With Today’s Technology, We Should Be Sitting In Less Traffic

Guest author Tom Slowe is CEO and cofounder of Nervve, a provider of visual search technology that aims to change the way video and imagery is used for intelligence, insight and action.

In 2015, we’ve reached a point where the ability to fulfill our every want and need is right at our fingertips. And yet, we are constantly being inconvenienced—and potentially harmed—because of antiquated procedures that still clog some of the most important and basic aspects of our lives. 

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Some of biggest examples of this are seen on our roads, bridges and the waters we access every day. For a country once known as an innovator of the world’s most modern transportation, with millions invested in infrastructure, we have fallen far from our pedestal. In fact, the World Economic Forum’s Global Competitiveness Report for 2012-2013 spotlighted the issue, stating that U.S. infrastructure ranks behind that of most advanced countries and even some developing nations.

The impact is clear: How many of us have been inconvenienced by one of the 240,000 water main breaks that occur yearly or spend hundreds of hours a year in traffic? When WhatsApp is acquired for $19 billion and Snapchat is valued at $16 billion, we have to ask ourselves if we are really investing in and using today’s technological advancements in the best way. Or, can we significantly improve how we apply it to new areas that affect people on a broad scale every day?

To Start, We Need A Better Way To Monitor

Surveillance video to monitor is a technology that is constantly debated. While many think of Big Brother and the NSA, the technology behind surveillance video provides us with a wealth of other benefits that we already experience—including traffic lights, where sensor technology helps to better time light changes based on when cars appear at an intersection.

But, surveillance services shouldn’t just stop at traffic lights and security monitoring. Leveraging advanced monitoring services, infrastructure engineers could put cameras at critical points on a bridge to continuously monitor for signs of weakness or overstressing. Advanced video and image search tools rely on deep learning techniques that could identify these warning signs and immediately alert the engineering team, should a bridge be in danger of collapsing, long before it occurs.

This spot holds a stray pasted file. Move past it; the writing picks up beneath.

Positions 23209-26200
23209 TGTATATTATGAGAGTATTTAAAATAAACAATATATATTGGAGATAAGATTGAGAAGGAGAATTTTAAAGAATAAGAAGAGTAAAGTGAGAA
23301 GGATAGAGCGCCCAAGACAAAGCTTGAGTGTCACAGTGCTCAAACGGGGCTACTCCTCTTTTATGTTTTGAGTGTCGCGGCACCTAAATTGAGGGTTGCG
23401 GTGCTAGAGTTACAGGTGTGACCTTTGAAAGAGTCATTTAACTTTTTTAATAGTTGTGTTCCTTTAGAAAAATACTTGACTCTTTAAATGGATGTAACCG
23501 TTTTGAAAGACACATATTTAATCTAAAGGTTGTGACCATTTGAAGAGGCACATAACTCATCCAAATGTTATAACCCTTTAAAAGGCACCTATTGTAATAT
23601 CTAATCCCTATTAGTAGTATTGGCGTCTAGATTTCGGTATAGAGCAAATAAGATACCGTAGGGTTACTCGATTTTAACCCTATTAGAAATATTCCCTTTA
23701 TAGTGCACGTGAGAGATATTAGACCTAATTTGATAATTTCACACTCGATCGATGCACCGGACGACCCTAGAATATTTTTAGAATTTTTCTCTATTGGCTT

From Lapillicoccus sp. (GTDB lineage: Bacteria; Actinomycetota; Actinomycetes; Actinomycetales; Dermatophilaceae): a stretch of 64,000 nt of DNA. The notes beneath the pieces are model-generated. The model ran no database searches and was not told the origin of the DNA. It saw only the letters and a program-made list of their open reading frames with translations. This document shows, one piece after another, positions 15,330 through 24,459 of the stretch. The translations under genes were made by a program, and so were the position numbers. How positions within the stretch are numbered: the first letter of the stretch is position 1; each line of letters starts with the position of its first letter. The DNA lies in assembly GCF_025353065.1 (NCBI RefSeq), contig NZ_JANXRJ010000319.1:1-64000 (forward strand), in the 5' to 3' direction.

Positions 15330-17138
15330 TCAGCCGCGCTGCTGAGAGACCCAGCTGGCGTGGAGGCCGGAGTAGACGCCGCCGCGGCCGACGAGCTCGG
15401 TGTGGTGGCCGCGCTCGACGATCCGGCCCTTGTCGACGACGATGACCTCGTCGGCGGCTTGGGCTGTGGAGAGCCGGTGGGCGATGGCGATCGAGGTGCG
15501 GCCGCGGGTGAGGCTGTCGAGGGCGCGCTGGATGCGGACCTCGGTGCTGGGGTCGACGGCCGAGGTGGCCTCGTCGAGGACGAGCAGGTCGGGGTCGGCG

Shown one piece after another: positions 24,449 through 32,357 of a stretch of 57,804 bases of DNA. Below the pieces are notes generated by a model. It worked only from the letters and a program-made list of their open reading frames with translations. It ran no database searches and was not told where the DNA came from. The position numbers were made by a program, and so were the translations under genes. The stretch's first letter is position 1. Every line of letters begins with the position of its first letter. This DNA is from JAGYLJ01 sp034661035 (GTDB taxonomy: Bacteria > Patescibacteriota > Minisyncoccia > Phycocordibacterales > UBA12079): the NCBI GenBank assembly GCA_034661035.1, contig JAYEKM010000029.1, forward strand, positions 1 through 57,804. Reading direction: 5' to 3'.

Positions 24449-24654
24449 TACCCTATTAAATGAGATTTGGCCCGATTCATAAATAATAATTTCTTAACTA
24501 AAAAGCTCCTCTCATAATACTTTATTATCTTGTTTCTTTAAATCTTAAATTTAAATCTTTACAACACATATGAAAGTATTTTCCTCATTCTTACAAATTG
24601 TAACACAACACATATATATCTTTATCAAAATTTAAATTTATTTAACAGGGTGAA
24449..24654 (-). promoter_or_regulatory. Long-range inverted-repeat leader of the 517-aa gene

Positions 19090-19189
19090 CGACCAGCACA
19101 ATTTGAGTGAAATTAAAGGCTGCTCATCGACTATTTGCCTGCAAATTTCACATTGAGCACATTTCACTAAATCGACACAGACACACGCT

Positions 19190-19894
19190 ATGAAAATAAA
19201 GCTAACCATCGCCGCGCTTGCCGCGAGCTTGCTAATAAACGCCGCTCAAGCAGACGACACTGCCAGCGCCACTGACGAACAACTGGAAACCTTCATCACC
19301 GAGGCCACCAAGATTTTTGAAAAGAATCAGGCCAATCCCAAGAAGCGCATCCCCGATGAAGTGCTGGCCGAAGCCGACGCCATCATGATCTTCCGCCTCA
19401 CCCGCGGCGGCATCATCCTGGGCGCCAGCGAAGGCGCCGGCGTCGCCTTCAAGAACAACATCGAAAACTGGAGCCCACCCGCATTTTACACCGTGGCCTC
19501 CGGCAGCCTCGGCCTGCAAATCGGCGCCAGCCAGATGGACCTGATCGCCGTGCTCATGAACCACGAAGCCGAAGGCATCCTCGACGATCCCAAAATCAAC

How To Be Remote And Hands-On At The Same Time

Virtual reality is one of today’s most talked about trends. The opportunity to escape to new worlds through games and other fantastical immersive content can be the ultimate source of entertainment, exploration and learning.

VR allows users visit locations around the world without leaving home, explore the intricacies of a vehicle or examine architectural design without building a physical model. Availability on mobile devices now makes the barrier to adoption virtually nonexistent. New tools such as eye-tracking and “hotspot” features will also shift how we choose to communicate and engage in everyday interactions by offering more depth and detail.

Yet, we’re missing the boat if we only focus on VR’s application for gaming, travel and learning. When it comes to examining infrastructure to assess durability and the need for reconstruction, surveyors can spend countless hours physically visiting each required site.

This is where VR can help local governments maximize their efficiency. By installing a 360-degree or advanced VR camera, users can automate a weekly recording of a particular piece of roadway and then view that content from their mobile phone using Google Cardboard. With this technology, they can regularly examine each area’s deterioration, without having to spend an unnecessary amount of hours traveling. To the residents that cross that roadway every day, this technology would save hours spent in traffic.

Under Pressure

The Internet of Things (IoT) has become one of the most common adopted tech trends of the past year. Leveraging data collection and sensor technology in everything from a FitBit to a smart refrigerator, this technology lets us record the details of our daily interactions and interprets them, drawing conclusions about our needs.

With its ability to automatically sense changes in pressure and/or stress, IoT devices can be the giant red flag engineers seek for monitoring things, like a possible infrastructure crisis.

Imagine, for example, if every water main had an IoT sensor on it that measures the pressure applied to certain areas of the pipe. When an area of piping is functioning properly, the pressure should remain fairly consistent. However, if an area of the pipe was weakening and in danger of bursting, engineers could see an abrupt spike in pressure and send out a team. By using IoT technology to monitor for repairs, government can eliminate the negative consequences a break has on commuters and the residents that need running water.

With the evolution of technology, we engage and communicate in ways that couldn’t be imagined two decades ago. The benefits go beyond the purely economical. Yet, we’ve barely reached our potential as a society—largely because we’re not using the technology to its fullest.

As we continue to build on the way we capture data, construct experiences and develop a more connected culture, we must be sure these change are comprehensive across our society. This means considering how the implementation of new technologies can be expanded to drive lower costs and improve safety. While it is a big one, improving U.S. infrastructure is only our first step. 

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